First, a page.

Today’s Nagas Don’t Know How to be Angry Anymore

A political revolution is about a forcible overthrow of an established government or social order by the governed. Of course, it is not enough to break an old political machine. It is also necessary to create a new state of affairs based on a new ideology and for it to be guided by an entirely new leadership. In other words, revolution is about bringing in a complete and pervasive transformation of an entire socio-political system.  

The revolutions in France in the latter half of the 1700s are often cited as examples for political revolutions. In those days, the king had no significant plan for reform and the National Assembly manned by nobles deteriorated into petty squabbles over power, thereby leaving the common people to suffer from lack of basic necessities. The authorities failed to provide bread, control inflation, improve working conditions, and create new jobs. Under these depressing circumstances, the people could not tolerate the unresponsiveness of their political leaders anymore. Eventually, the commoners or working-class began to rebel. An incident in April 1789, termed by some as the first significant outbreak of the French Revolution, triggered off an uncontrollable public anger. Hundreds of half-starved, angry people gathered in Bastille. Then the mob, swelling in numbers, went on a two-day rampage, sacking shops and houses, standing up to the guards under direct fire and fighting back despite heavy losses. Leaders had simply risen spontaneously in the crowd as it mobilized in the streets and became catalysts to the action of others. As a result, the political leaders, driven by the fear of the growing rebellion, finally made some compromises: they promised to abolish the system of nobility, provide some exemption from taxation, reorganize local government, and open all employment in public service to all. But the sad truth of the Revolution was this: The leaders lost control and became puppets of the crowd so they were unable to create a new political system or develop any political ideology that could potentially put the common people to be in control of everything affecting their own lives.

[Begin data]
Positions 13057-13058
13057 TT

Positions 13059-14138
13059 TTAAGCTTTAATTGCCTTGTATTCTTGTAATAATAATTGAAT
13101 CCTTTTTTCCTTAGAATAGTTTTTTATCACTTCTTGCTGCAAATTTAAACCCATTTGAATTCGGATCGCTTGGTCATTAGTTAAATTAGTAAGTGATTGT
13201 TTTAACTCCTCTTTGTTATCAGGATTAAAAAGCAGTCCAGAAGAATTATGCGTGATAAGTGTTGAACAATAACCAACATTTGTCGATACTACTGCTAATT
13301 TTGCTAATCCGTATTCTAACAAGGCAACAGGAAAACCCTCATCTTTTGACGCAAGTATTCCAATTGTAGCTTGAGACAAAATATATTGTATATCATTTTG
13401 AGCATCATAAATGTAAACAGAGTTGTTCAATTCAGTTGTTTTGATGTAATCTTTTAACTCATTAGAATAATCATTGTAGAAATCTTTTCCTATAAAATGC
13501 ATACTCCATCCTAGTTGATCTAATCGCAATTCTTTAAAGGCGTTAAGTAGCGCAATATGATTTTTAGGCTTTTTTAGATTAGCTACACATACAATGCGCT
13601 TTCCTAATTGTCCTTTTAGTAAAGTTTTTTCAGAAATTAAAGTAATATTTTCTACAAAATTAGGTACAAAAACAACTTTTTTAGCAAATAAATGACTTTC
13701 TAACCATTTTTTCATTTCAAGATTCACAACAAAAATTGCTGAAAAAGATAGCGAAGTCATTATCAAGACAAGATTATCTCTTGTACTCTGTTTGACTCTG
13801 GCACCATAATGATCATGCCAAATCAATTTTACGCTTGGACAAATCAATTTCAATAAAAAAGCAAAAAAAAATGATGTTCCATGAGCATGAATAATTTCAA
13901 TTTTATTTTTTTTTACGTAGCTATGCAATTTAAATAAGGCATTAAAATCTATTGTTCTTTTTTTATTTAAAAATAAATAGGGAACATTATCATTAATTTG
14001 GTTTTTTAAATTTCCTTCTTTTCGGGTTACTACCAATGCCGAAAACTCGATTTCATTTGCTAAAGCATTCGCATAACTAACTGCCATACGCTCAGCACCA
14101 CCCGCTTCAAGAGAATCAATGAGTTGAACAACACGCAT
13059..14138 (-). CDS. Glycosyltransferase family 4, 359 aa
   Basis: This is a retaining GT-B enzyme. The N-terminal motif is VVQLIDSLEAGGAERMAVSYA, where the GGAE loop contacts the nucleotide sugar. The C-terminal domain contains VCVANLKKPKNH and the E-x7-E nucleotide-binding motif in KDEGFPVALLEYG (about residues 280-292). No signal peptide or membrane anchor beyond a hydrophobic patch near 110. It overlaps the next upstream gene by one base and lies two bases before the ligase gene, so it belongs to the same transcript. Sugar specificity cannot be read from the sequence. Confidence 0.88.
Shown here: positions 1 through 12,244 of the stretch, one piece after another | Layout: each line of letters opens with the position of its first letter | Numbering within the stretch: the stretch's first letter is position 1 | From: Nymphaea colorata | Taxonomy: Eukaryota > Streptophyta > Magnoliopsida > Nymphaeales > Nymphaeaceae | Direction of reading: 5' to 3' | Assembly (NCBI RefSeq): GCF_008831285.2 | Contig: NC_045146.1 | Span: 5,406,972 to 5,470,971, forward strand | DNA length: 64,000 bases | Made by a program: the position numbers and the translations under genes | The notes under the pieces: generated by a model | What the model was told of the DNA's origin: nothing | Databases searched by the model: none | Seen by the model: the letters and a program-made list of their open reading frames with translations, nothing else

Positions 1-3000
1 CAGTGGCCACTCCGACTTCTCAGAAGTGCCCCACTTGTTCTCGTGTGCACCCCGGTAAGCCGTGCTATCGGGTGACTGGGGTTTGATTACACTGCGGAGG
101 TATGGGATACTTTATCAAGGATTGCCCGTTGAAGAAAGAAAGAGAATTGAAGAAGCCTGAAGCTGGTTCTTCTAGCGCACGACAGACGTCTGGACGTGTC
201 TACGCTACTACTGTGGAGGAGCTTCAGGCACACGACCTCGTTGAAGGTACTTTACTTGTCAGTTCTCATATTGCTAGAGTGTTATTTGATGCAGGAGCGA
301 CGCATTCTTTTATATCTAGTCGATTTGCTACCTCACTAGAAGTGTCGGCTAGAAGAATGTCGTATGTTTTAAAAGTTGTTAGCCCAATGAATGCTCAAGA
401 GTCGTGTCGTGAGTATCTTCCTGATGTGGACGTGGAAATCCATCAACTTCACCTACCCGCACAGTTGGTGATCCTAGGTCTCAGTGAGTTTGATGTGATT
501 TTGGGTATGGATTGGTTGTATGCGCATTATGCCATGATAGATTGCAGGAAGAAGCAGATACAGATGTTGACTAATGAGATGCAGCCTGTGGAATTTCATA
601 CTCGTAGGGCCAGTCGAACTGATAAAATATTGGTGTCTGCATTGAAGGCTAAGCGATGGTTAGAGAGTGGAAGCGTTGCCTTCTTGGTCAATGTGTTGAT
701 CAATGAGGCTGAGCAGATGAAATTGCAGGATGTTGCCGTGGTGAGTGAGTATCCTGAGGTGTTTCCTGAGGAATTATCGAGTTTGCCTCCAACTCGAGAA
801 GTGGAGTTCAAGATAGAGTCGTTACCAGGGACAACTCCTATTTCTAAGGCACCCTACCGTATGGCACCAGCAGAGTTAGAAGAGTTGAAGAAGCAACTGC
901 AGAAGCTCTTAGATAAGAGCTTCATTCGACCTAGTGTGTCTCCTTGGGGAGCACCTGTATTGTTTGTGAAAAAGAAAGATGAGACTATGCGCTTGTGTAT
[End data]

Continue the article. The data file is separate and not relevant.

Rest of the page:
The Russian Revolution, in contrast, was neither without ideology nor crowd-led. Of course, the working class in Russia in the early 1900s wanted a kind of economic and social freedom because they were suppressed by the powerful czar, the corrupt nobles and the wealthy landowners. But these ordinary citizens could not act as a class on their own, or constitute themselves into a viable political party, to oppose the ruling class. And they couldn’t organize themselves to be a revolutionary group either. It was at such a time Nicolai Lenin, an intellectual, stepped in to mobilize the helpless masses and directed them for political action. The new ideology he offered was Marxist Communism which had to do with crushing capitalism and replacing it with a common ownership system. He showed genuine concern for the poor in the early years. But in the end, his actions revealed that he was not doing all these because he really cared for the common people or wanted to share power with them or to give them real land ownership. He acted like a dictator and along with his closest colleagues controlled the new political system, and they gave themselves the freedom to use the so-called “common properties” according to their own wishes.